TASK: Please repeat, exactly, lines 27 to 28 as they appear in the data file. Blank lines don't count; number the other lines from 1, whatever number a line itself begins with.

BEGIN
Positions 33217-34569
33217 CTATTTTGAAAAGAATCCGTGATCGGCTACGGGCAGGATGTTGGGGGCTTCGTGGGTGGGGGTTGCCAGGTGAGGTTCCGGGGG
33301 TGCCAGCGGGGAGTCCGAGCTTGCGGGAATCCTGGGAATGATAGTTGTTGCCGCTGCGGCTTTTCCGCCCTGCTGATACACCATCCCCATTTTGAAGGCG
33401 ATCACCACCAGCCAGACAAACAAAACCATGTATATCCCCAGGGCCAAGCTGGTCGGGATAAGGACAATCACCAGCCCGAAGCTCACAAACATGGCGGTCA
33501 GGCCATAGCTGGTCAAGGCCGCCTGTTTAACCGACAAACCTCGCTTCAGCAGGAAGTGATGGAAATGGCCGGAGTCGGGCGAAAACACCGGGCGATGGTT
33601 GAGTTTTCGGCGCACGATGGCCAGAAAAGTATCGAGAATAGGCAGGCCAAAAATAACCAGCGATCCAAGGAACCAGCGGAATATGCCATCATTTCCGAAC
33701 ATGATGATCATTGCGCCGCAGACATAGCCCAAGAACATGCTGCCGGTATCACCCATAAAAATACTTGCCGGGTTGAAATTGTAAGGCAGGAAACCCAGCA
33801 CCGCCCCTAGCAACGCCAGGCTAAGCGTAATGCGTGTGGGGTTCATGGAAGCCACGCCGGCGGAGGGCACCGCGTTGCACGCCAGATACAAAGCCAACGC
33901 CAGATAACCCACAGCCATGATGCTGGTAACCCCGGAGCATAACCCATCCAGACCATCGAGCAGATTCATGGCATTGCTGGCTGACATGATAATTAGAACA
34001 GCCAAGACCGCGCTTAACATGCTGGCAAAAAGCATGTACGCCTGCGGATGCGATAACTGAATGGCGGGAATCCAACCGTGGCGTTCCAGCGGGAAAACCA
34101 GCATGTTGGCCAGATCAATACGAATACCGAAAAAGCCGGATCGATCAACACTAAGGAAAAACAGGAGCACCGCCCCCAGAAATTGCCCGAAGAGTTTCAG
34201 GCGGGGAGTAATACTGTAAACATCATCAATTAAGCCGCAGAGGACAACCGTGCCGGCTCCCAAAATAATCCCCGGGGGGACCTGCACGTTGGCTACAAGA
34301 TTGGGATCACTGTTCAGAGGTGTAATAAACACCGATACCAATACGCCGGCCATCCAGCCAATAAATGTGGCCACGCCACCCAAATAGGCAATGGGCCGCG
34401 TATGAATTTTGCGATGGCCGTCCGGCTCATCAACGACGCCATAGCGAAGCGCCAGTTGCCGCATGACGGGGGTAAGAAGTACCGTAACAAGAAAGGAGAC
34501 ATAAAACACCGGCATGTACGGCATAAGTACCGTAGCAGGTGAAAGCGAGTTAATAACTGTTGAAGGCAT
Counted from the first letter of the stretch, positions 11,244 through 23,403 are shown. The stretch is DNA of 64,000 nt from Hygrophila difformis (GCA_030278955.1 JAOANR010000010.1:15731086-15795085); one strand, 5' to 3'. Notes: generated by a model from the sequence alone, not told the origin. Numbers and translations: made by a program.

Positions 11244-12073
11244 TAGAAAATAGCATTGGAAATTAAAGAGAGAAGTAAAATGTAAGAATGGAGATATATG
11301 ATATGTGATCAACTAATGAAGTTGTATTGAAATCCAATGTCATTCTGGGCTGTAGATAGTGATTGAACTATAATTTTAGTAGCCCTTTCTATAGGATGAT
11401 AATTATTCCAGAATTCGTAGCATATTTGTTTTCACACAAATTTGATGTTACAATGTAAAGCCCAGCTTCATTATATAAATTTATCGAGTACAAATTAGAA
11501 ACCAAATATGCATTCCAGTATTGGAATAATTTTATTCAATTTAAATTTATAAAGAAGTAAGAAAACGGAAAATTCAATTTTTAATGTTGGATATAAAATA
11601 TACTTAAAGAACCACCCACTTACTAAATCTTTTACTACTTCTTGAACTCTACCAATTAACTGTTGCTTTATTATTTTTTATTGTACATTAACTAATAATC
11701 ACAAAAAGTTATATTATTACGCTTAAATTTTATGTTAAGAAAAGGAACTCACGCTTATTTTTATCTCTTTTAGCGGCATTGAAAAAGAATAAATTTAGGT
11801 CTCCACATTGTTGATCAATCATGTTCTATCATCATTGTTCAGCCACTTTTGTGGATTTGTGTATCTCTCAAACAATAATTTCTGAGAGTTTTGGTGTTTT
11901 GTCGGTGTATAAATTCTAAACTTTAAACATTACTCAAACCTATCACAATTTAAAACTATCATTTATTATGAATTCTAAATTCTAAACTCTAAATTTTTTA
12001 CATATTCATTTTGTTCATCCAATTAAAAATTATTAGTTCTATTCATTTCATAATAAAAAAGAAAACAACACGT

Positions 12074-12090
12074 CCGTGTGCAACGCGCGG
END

Positions 12074-12090
12074 CCGTGTGCAACGCGCGG